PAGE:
Army opens Mil internet access to Flickr, Facebook, Twitter, Delicious, Vimeo

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Photo by tcmhitchhiker

Today was the day that Army bases were ordered to stop blocking social media sites. No Youtube, yes Vimeo. No Myspace, yes Facebook. Seems arbitrary, but those are the sites I prefer anyway, so I would be happy were I in the mil.

It’s interesting what remains banned… The list includes:

(a) YouTube, http://www.youtube.com

(b) 1.FM, http://www.1.fm

(c) Pandora, http://www.pandora.com

(d) Photobucket, http://www.photobucket.com

(e) MySpace, http://www.myspace.com

(f) Live365, http://www.live365.com

(g) hi5, http://www.hi5.com

(h) Metacafe, http://www.metacafe.com

(i) MTV, http://www.mtv.com

(j) BlackPlanet, http://www.blackplanet.com

(k) StupidVideos, http://www.stupidvideos.com

(l) Filecabi,http://www. filecabi.net.

Check out the official order below…

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Bushwick Open Studios 2009 [photos]

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Here’s a few photos from the Bushwick open studios last Sunday. I saw perhaps 20 of the 200 open studios/spaces, and snapped pics of just what stood out to me. Sometimes the physical art was less interesting than the studio space.
I got a chance to chat with a lot of amazing artists who were chillin in their studios waiting to talk to random strangers with cameras like me. I asked a lot of questions then snuck up on them with my camera! My path is plotted out roughly below. For the full map + list of artists, download this pdf.
Oliver Warden @ Robot bigfoot. Besides some awesome large scale drip oils, he created a set of screenshots from Counter Strike (as c-prints in very high res) that he said explored the Iraq war, its outcome, and their uncertainties.

Also met Fred Harper whose caricatures I had seen before…
He does awesome caricatures for ‘The Week’ like this:
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via

Here is the general path I took..

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Continue reading “Bushwick Open Studios 2009 [photos]”

Dada, medicine, futurism: “Fritz Kahn (An Iconography of the Industrial Body: Fritz Kahn, Popular Medical Illustration and the Visual Rhetoric of Modernity” [art lecture]

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Upcoming lecture

An Iconography of the Industrial Body: Fritz Kahn, Popular Medical Illustration and the Visual Rhetoric of Modernity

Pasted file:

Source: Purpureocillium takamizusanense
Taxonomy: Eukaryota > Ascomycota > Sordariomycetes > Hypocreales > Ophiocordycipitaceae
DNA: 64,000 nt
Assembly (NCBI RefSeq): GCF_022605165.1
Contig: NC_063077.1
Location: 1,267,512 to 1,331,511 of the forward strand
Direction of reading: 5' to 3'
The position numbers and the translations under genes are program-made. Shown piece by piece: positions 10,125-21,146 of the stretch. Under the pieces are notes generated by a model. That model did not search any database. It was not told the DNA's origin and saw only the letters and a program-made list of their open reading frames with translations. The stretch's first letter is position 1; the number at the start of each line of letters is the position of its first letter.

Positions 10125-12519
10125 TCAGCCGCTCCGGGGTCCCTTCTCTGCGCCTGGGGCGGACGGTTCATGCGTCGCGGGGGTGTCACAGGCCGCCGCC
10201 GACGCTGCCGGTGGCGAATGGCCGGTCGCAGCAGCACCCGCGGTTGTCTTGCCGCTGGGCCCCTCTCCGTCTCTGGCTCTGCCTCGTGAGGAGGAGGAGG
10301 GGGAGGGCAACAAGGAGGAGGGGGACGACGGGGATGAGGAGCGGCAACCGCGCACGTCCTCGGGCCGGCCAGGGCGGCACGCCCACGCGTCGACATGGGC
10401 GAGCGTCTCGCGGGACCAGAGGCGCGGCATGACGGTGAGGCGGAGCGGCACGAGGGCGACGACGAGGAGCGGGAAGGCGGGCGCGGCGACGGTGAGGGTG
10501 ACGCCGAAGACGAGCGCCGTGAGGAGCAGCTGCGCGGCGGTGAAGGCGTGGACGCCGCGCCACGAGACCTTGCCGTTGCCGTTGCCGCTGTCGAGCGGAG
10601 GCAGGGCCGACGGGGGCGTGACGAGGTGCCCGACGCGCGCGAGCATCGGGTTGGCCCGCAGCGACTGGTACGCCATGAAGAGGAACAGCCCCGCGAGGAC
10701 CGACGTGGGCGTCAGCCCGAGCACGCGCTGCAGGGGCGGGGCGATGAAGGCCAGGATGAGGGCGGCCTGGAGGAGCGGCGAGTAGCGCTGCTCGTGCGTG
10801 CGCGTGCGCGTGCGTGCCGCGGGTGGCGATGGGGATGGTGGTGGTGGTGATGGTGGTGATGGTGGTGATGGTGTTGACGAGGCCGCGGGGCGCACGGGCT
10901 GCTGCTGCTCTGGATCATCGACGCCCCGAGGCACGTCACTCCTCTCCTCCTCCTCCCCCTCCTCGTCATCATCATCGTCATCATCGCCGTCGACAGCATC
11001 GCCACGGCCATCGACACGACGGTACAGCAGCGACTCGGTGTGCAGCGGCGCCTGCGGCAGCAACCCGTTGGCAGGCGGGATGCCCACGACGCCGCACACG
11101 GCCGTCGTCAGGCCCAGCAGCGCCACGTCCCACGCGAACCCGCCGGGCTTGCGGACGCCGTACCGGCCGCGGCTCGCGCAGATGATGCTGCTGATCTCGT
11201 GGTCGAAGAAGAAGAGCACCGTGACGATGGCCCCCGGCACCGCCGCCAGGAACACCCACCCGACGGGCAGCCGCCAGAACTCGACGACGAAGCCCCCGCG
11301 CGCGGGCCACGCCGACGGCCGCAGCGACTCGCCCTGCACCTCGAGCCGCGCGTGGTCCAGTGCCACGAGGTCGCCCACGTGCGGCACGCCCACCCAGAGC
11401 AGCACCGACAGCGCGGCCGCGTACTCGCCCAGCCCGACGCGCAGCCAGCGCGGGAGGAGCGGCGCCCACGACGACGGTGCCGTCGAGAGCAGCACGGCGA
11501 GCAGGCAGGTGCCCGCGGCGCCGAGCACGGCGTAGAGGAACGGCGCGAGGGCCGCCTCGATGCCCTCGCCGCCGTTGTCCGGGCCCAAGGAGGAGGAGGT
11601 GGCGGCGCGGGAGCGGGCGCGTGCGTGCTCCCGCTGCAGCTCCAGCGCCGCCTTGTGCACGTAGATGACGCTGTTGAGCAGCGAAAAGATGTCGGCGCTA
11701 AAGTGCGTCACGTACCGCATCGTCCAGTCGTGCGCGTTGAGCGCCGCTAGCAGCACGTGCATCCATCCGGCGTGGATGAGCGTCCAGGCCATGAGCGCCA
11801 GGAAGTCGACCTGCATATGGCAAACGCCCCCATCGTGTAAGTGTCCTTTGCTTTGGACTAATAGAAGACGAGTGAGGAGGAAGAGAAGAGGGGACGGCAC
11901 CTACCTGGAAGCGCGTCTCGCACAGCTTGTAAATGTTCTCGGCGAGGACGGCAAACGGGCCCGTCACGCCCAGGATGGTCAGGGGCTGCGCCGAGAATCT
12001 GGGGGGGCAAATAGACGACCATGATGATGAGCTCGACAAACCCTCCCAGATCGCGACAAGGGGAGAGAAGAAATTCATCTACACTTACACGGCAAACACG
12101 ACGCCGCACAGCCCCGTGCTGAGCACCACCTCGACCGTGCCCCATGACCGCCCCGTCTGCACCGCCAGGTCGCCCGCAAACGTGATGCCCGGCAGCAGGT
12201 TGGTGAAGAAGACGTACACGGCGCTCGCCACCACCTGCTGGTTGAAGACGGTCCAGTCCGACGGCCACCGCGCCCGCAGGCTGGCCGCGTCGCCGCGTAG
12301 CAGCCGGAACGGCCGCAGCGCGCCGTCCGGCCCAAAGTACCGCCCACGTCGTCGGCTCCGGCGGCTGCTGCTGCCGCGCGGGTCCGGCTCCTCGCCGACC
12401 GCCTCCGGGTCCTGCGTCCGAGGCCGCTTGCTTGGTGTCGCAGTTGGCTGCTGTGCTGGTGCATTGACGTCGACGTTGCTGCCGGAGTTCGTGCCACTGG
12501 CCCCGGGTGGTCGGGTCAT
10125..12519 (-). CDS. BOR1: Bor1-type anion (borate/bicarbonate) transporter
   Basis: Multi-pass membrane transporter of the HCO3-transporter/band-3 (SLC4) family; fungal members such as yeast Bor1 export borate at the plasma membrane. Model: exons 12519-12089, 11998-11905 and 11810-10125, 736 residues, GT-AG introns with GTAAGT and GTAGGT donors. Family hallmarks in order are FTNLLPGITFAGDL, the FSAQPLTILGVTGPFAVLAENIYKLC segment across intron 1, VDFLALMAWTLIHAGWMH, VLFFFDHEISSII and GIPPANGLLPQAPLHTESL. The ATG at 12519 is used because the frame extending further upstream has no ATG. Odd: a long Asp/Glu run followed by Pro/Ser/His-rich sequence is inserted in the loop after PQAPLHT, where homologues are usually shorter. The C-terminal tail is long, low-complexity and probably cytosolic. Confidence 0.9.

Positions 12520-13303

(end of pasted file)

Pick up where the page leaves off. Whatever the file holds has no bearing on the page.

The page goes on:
A presentation by Michael Sappol, author of A Traffic of Dead Bodies
Friday June 19th
7:30 PM
Free
543 Union Street

This talk focuses on the publications of Fritz Kahn (1888-1968), a German-Jewish physician. Between 1920 and 1950, Kahn was a widely-read author of books and articles for the general public on medicine, health and science. His principal works, Das Leben des Menschen [The Life of Man] (5 vols.; Stuttgart, 1922-31) and Der Mensch: Gesund und Krank [Man: In Health and Sickness] (2 vols.; Zürich, 1939) feature thousands of illustrations. Influenced by Dada, neue Sachlichkeit, surrealism, futurism, Bauhaus, constructivism, Art Deco, neo-classicism, comic strips, photomontage, and advertising graphics, Kahn, and the artists working under his direction, visually explained how the human body works, based on the findings of modern biological science. At the same time, the images refer back to the chaos, violence, impasses, pleasures, dreams, and technological and sociocultural ambitions of early and mid-20th-century Germany. Kahn deployed a visual vocabulary of modernism to figure industrial modernity within the body and the body within industrial modernity. The result was a corpus of images and tropes which imagined a new body for the modern age. (via)

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‘Infinite Summer’ – Read Infinite Jest by David Foster Wallace

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Join a community of committed bibliophiles in their noble journey to complete David Foster Wallace’s masterpiece Infinite Jest this summer. David Foster Wallace was genius, and I’m glad he’s being honored in this way. For a taste of Wallace, here’s a few words from his May 21, 2005 commencement address at Kenyon College in Gambier, Ohio:

As I’m sure you guys know by now, it is extremely difficult to stay alert and attentive, instead of getting hypnotized by the constant monologue inside your own head (may be happening right now). Twenty years after my own graduation, I have come gradually to understand that the liberal arts cliché about teaching you how to think is actually shorthand for a much deeper, more serious idea: learning how to think really means learning how to exercise some control over how and what you think. It means being conscious and aware enough to choose what you pay attention to and to choose how you construct meaning from experience. Because if you cannot exercise this kind of choice in adult life, you will be totally hosed. Think of the old cliché about quote the mind being an excellent servant but a terrible master. (full text)

I wish he was still creating.